In more than 80 countries, the World Food Programme (WFP) supports 10 million refugees — by the end of 2019, persecution, conflict, violence, human rights violations or breakdowns of order, had forcibly displaced 79.5 million people, including 26 million who sought refuge abroad and up to 34 million children. This year, WFP aims to feed 100 million people across the world.
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Alina Kivuvu spends more and more time working her plot of land, growing fresh greens and vegetables. The 39-year-old is a refugee from the Democratic Republic of Congo (DRC) who lives with her youngest daughter, aged 9, in the Lovua settlement in Angola’s Lunda Norte province — her three other children remained in DRC.
Alina started with a small kitchen garden and now hopes to build her own business. National travel restrictions imposed in Angola because of COVID-19 mean limited operating times for both informal and formal markets; Alina can no longer make it to the town of Dundo, some 100 km from Lovua, to sell her fresh produce.
With 6,000 people living in the Lovua settlement, sales are much lower than they would be in town — this can result in lost stock, for Alina. Lockdown feels like prison, she says: “Schools are closed, the children cannot play, and people cannot visit each other.”
Daughter Maria is in fifth grade and her favourite subject is mathematics, which comes in handy when calculating change for customers while helping out her mother.
Maria says she likes going to school so much, she fears not being able to attend will result in forgetting everything she’s learned — schools in Angola shut in March because of coronavirus. WFP estimates around 1.5 million children in Angola are now missing out on school meals because of the restrictions.
Women in Lovua settlement work hard to establish themselves within their community in the face of many challenges. When Alina arrived in Angola in 2017, immigration authorities had barred the registration of new refugees — this meant she was unable to receive food assistance.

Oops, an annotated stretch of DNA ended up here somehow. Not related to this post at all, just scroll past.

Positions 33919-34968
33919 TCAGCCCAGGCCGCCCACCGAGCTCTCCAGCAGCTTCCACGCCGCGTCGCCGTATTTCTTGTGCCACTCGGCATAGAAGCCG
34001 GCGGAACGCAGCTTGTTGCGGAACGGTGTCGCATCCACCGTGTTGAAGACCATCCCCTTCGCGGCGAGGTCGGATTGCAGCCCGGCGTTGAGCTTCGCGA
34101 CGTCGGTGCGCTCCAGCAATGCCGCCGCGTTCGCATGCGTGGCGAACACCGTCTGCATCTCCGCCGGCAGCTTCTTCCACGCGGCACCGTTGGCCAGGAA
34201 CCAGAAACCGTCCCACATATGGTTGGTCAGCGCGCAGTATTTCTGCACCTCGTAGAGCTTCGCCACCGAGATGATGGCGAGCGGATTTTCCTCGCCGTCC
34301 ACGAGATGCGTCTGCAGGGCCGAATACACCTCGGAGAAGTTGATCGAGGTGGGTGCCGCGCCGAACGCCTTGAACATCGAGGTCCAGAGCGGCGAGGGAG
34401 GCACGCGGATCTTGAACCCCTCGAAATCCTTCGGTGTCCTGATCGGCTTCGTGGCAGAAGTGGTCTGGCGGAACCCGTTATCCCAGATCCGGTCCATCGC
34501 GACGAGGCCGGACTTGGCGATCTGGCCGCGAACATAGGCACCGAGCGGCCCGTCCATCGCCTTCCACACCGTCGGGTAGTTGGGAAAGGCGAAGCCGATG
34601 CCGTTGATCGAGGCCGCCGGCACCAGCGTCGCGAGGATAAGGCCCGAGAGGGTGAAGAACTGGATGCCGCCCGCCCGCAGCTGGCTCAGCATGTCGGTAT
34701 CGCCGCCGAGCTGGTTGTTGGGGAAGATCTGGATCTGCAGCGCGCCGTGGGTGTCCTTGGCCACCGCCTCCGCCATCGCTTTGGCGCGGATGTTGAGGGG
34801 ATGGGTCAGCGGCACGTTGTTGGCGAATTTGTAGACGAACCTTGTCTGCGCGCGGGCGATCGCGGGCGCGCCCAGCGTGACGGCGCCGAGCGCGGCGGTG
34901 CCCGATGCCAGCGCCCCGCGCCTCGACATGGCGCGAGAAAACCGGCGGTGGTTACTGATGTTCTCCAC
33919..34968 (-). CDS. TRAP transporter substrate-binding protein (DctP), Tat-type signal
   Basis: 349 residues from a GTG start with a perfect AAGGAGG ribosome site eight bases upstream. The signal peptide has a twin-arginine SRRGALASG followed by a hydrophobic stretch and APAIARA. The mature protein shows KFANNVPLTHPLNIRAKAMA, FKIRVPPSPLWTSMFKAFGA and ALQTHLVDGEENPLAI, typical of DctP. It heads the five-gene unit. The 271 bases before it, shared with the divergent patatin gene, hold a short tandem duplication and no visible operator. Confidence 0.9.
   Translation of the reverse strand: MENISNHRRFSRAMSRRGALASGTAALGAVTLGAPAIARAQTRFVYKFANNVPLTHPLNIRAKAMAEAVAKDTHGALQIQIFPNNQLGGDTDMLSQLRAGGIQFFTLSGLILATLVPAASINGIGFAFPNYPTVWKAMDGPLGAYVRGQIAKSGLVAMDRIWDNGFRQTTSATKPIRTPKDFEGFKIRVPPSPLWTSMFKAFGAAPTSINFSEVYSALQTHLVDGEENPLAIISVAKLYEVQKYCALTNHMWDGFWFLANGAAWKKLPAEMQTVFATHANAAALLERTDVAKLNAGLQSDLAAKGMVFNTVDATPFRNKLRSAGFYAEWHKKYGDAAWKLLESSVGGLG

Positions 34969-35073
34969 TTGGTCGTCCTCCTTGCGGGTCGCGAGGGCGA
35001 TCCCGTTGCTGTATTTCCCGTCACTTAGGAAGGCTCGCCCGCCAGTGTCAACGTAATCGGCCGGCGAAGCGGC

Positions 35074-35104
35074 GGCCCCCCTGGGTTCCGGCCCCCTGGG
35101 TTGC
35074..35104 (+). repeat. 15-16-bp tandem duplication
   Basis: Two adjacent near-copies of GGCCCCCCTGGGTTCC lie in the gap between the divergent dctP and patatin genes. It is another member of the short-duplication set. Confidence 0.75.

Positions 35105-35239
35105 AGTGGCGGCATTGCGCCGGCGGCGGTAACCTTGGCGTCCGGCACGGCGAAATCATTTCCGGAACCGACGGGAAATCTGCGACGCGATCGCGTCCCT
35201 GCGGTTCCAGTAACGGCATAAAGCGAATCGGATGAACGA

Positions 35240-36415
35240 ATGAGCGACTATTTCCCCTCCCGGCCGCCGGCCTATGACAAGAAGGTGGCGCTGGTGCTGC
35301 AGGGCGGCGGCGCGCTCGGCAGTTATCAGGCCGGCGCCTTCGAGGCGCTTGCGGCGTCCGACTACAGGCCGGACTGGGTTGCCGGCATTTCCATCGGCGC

She also was not initially assigned a residential plot, because only registered refugees have access to land. Nevertheless, she has shown strength and courage in persistently seeking dialogue with humanitarian workers and advocating for women such as herself to be granted access to life-saving assistance from WFP and UNHCR — the UN Refugee Agency.
The organizations work to equip people with livelihood skills that will set them on the path to self-reliance.
Although Alina’s case still hasn’t been approved by the provincial immigration authorities for inclusion in UNHCR registration, she is currently a beneficiary of WFP under the Exceptional Ration Programme.
This programme allows WFP and UNHCR to extend some assistance to unregistered refugees who live in the settlement and are in states of extreme vulnerability, without access to any kind of assistance.
Arriving refugees are often unregistered, unaccompanied or separated children and elderly people at risk of malnutrition; they can be survivors of sexual violence, gender-based violence, single parents, adults with disabilities or severe medical conditions. Each individual case is carefully reviewed by WFP, UNHCR and World Vision, and, if approved, is included in the programme.
Since she began to receive WFP’s food assistance, Alina’s life has improved significantly.
Prior to receiving her monthly food ration, which includes yellow maize meal, pulses, vegetable oil and salt, she would cope by begging neighbours for some of these products so she could prepare meals for herself and her daughter.
Alina also benefitted from half an acre of land provided by UNHCR to vulnerable refugees interested in agriculture as a means of building resilience. When she had her first harvests, she sold or traded some of her produce with other refugees in exchange for maize meal. Now the money she gets can be used to buy other types of foods, clothes and other necessities.
Alina believes that if she had capital, she would be able to diversify her business and not suffer as much from the impact of COVID-19 on commercial activities in the settlement.
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In 2017, when WFP kicked off its presence here, many more refugees lived in Lovua — due to violent conflict in the greater Kasai region of the Democratic Republic of Congo, more than 35,000 people had fled across the border into Angola’s Lunda Norte province. In 2019, amid the stabilization of the situation in DRC, over 15,500 of them returned to their home country. Many of those forced to stay on in Lovua rely solely on WFP food assistance to meet their basic food and nutrition needs.
So they are extremely vulnerable to shocks like COVID-19. There are currently close to 1,200 people who are interested in returning to DRC, but the repatriation programme started by UNHCR in October 2019 has been suspended and the cross-border movement is now restricted.
In May 2020, 6,192 individuals received food assistance from WFP in Angola.